If one doesn’t know anything about morality, then morality is no different than a tablet saying “thou shalt murder.” This might be Eliezer’s primary concern. However, this is a concern about arbitrariness, and not a concern about knowability. The two concerns seem to me to be orthogonal to each other (although I’d be interested to hear reasons why they are not). An easy way to see this is to recognize that the subtle intuitions Eliezer wants to sanction as “moral”, are just as arbitrary as the “thou shall murder” precept on the tablet. That is, there seems to be no principled reason for regarding one, and not the other, as non-arbitrary. In both cases, the moral content is discovered, and not chosen, one just happens to be discovered in our DNA, and not in a tablet.
So, in view of all three arguments, it seems to me that morality, in the strong sense Eliezer is concerned with, might very well be unknowable, or at least is not in principle always partly known. (And we should probably concern ourselves with the strong sense, even if it is more difficult to work with, if our goal is to be an AI to rewrite the entire universe according to our moral code of choice, whatever that may turn out to be.) This was his original position, it seems, and it was motivated by concerns about “mere evolution” that I still find quite compelling.
Note that, if I understand Eliezer’s view correctly, he currently plans on using a “collective volition” approach to friendly AI, whereby the AI will want to do whatever very-very-very-very smart future versions of human beings want it to do (this is a crude paraphrasing). I think this would resolve the concerns I raise above: such a smart AI would recognize the rightness or wrongness of any arguments against his view, like those I raise above, as well as countless other arguments, and respond appropriately.
This is one of my favorite quotes (and one of only two I post on my facebook page, the other being “The way to love something is to realize that it might be lost”, which is cited at the top of the scarcity chapter in Cialdini’s Influence).
I’m not sure if I interpret it the same way as Schopenhauer (who was batsh** crazy as far as I can tell), but I take it to mean this:
Control bottoms out. In the race between A, “things influencing/determining how you decide/think/act” and B, “your control over these things that influence/determine how you decide/think/act”, A will always win. The desire for infinite control, control that doesn’t bottom out, that bootstraps itself out of nothingness (what some people have associated with free will), is doomed to frustration.
[In fact, Einstein cites exactly this quote in explaining why he didn’t believe in free will: “In human freedom in the philosophical sense I am definitely a disbeliever. Everybody acts not only under external compulsion but also in accordance with inner necessity. Schopenhauer’s saying, that “a man can do as he will, but not will as he will,” has been an inspiration to me since my youth up, and a continual consolation and unfailing well-spring of patience in the face of the hardships of life, my own and others’. This feeling mercifully mitigates the sense of responsibility which so easily becomes paralyzing, and it prevents us from taking ourselves and other people too seriously; it conduces to a view of life in which humour, above all, has its due place.”]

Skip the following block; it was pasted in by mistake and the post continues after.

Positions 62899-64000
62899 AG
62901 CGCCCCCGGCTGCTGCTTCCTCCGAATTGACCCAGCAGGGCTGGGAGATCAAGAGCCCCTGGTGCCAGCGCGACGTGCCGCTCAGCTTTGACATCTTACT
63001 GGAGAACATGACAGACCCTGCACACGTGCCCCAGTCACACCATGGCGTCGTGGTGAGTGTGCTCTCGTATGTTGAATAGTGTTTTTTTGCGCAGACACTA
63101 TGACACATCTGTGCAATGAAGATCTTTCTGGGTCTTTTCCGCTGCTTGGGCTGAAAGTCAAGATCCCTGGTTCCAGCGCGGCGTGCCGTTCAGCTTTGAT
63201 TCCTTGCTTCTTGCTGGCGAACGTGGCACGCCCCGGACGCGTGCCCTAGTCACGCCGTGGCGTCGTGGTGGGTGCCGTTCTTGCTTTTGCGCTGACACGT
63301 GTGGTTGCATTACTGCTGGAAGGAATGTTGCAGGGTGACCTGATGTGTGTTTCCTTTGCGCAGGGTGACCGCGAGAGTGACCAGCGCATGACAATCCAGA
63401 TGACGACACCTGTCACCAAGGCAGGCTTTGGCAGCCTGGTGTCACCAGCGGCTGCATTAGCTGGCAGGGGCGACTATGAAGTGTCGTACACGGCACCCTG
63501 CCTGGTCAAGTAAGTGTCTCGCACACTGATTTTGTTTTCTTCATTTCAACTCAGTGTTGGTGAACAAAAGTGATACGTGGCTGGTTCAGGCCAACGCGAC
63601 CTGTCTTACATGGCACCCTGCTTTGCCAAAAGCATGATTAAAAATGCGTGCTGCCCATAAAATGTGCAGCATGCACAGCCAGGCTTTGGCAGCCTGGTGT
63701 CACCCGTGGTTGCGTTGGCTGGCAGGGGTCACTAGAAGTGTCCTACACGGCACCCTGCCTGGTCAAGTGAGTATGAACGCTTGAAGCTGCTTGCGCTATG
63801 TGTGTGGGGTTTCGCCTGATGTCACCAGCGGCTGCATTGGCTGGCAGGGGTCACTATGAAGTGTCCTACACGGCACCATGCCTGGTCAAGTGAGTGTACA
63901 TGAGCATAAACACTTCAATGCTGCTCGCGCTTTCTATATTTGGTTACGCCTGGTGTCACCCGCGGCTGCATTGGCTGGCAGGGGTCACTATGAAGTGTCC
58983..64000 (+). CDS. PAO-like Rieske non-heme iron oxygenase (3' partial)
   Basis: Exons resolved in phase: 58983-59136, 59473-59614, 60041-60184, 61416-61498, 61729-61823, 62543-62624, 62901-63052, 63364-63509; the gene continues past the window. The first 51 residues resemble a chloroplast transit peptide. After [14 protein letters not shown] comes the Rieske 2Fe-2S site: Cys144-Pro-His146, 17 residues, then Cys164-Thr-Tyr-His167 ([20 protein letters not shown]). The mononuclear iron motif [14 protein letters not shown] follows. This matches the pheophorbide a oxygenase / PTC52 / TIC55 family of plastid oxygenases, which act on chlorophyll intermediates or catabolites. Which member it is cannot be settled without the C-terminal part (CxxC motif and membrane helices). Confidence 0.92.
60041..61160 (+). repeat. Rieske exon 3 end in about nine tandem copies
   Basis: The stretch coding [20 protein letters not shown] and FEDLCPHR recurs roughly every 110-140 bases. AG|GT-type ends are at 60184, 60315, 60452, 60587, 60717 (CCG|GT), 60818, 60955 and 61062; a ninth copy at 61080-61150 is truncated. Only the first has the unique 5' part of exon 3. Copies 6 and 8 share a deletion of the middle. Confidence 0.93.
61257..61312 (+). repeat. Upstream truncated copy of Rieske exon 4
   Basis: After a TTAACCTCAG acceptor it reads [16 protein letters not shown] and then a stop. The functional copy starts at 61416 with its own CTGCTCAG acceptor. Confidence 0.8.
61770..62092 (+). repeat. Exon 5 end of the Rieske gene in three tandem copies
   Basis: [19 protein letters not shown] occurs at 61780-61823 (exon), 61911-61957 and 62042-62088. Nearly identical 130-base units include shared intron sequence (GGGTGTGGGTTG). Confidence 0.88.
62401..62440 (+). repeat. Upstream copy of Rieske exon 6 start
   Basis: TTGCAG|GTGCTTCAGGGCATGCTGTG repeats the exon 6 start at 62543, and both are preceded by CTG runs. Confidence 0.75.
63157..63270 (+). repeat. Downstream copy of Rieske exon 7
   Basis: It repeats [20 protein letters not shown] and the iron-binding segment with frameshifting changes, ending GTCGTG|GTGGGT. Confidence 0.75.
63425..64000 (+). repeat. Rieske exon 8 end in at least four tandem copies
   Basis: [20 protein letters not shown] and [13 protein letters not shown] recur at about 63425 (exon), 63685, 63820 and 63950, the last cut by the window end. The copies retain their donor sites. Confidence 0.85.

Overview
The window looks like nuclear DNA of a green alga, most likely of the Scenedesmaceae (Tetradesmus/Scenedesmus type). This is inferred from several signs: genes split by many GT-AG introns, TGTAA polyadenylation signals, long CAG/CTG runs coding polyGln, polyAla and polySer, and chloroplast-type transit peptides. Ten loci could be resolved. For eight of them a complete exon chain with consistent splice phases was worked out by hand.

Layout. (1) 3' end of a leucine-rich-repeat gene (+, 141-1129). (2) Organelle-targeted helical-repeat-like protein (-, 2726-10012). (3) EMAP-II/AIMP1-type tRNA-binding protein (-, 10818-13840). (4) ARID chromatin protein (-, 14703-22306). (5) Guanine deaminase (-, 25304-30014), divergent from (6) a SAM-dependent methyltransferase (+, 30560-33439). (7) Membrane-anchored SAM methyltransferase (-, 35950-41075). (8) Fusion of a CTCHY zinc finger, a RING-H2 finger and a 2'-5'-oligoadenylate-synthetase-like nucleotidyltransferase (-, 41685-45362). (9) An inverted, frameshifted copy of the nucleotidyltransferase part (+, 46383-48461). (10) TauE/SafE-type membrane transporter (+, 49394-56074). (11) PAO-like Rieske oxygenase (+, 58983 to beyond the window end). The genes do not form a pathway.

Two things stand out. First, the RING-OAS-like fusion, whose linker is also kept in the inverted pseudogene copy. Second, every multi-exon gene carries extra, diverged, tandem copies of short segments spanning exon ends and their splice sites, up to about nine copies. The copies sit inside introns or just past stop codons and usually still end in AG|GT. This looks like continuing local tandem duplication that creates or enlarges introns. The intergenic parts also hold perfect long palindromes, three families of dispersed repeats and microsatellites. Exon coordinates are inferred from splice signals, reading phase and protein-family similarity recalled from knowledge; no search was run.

Shopenhauer draws the line between action and will: we choose how we act, given our will, but we don’t choose how we will. Many would take issue with that. But it doesn’t really matter where you draw the line, the point is that eventually the line will be drawn. Someone might say: “oh, I choose how I will!” And then Schopenhauer might say (I like to think): “oh really, and what is this choice based on? Did you choose that?”
To some people, the fact that we don’t have this ultimate control (free will, if you like) is obvious. “Of course we don’t have that kind of free will, it’s obviously non-existent, because it’s logically impossible.” But not all necessary truths are obvious, and most people are happy to believe in logical impossibilities—just pick up a philosophy of religion book and read about the many paradoxes associated with a perfectly loving, just, omnipresent, and omnipotent (etc.) God.
Note also that Schopenhauer’s insight has a consequence: because everything we do, our entire lives, can be traced back to things entirely outside of our control, it follows that a sufficiently powerful and intelligent being could design our entire lives before we are born. Our entire life story, down to the last detail, could have been predetermined and preprogrammed (assuming the universe is deterministic in the right way). Most people don’t realize how interesting Schopenhauer’s insight, or at least the kernal of truth I think it captures, is, until you phrase it in those dramatic terms.
I’m already convinced that nothing is right or wrong in the absolute sense most people (and religions) imply.
So what do I do? Whatever I want. Right now, I’m posting a comment to a blog. Why? Not because it’s right. Right or wrong has nothing to do with it. I just want to.
“You might as well say that you can’t possibly choose to run into the burning orphanage, because your decision was fully determined by the future fact that the child was saved.”